A new ASTM International test method will help determine the carbonyl content of thermochemically derived bio-oils. Carbonyls contribute to instability during storage and processing of bio-oils.
“This new standard provides a simple way to measure carbonyl content. This can help determine the quality of a bio-oil that will undergo further upgrading to fuels and chemicals,” says ASTM member Earl Christensen, a chemist at the U.S. National Renewable Energy Laboratory.
Christensen notes that bio-oils with high carbonyl content may require stabilization prior to upgrading. In addition, knowing the level of carbonyl content can help track and predict how a bio-oil will age during storage.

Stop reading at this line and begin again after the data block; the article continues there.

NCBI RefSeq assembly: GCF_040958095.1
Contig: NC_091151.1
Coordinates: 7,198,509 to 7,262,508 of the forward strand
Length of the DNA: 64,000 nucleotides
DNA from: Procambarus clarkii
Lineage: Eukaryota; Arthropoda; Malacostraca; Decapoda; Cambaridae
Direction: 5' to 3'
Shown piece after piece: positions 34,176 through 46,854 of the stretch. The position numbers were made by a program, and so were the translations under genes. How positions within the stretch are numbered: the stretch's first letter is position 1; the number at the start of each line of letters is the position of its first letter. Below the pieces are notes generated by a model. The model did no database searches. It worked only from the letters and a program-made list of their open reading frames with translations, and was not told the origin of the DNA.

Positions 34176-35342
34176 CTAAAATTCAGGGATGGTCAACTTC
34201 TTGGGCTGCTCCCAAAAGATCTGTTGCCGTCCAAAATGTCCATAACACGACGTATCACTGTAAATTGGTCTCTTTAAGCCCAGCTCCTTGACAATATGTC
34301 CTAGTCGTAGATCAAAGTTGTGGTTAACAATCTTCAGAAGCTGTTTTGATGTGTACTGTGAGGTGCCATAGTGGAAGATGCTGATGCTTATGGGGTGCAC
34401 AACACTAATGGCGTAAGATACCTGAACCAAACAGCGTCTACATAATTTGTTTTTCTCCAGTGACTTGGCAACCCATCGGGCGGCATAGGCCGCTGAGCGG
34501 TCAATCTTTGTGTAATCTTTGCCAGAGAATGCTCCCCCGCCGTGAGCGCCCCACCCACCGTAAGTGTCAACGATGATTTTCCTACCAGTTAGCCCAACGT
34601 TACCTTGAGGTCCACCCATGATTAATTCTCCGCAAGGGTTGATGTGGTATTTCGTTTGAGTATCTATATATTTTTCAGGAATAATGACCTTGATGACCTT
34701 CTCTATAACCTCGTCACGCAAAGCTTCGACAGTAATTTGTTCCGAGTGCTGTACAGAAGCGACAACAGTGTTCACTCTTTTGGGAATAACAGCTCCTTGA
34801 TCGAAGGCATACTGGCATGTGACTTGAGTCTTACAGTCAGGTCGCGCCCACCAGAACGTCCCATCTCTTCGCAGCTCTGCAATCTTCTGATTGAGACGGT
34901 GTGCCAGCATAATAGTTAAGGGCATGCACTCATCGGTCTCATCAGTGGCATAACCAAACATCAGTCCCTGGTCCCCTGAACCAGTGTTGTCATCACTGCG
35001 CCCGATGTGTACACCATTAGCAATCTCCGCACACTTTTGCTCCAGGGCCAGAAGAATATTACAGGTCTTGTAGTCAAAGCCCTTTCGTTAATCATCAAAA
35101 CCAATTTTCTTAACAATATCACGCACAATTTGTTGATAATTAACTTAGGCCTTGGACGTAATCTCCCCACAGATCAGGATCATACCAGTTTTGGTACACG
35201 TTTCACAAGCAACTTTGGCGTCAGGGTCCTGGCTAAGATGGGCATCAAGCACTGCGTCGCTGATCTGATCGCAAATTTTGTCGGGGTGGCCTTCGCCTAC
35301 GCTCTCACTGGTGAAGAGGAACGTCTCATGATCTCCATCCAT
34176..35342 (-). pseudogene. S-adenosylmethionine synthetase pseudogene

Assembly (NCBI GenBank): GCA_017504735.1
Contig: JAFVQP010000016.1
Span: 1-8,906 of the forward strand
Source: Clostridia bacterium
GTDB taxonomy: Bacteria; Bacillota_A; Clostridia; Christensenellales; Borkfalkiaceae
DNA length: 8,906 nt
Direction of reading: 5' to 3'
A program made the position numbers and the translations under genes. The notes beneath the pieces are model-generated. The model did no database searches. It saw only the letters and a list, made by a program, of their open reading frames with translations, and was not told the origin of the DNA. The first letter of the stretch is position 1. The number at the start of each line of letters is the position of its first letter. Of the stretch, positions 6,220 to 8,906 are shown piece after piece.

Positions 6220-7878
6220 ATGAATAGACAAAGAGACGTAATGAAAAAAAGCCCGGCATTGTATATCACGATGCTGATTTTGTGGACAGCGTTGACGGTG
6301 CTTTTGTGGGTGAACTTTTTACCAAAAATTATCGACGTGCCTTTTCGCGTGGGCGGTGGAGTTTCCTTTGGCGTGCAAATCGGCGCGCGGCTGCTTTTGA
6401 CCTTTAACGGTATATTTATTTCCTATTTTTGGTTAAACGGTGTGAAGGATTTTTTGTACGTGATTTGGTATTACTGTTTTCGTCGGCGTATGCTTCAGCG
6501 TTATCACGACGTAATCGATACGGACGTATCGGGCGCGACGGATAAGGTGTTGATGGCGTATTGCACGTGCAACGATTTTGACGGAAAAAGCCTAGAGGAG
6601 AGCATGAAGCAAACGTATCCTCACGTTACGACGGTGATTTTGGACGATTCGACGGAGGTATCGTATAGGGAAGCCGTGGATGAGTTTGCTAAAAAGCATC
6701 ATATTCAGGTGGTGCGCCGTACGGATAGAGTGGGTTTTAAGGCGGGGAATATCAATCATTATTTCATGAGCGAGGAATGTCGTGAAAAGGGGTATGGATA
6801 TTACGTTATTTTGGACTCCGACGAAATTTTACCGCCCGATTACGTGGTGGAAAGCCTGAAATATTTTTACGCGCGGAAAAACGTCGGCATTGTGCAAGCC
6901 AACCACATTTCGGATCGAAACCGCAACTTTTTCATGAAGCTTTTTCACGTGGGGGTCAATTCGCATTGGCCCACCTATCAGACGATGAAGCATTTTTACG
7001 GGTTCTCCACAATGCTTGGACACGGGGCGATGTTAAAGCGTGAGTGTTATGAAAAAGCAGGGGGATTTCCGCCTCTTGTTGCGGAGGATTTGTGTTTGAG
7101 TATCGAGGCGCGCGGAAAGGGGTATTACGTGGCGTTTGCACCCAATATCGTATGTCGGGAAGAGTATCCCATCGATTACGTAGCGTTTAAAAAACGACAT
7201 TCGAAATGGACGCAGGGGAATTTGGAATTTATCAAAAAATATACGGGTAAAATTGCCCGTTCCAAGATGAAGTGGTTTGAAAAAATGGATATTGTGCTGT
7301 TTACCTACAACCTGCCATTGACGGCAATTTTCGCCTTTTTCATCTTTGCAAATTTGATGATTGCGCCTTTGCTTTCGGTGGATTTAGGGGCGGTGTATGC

Bio-oil producers, those who work to upgrade bio-oil, and analytical labs will find the standard most useful. In addition, regulatory bodies might use the standard to help describe the quality of a bio-oil intermediate that could be further processed into fuels and chemical products.
The standard (E3146) was developed by ASTM International’s committee on bioenergy and industrial chemicals from biomass (E48). The standard can be used in conjunction with the specification for pyrolysis liquid biofuel (D7544) to describe the quality of a bio-oil that will be further upgraded.
The committee is seeking participants for an interlaboratory study for the new standard.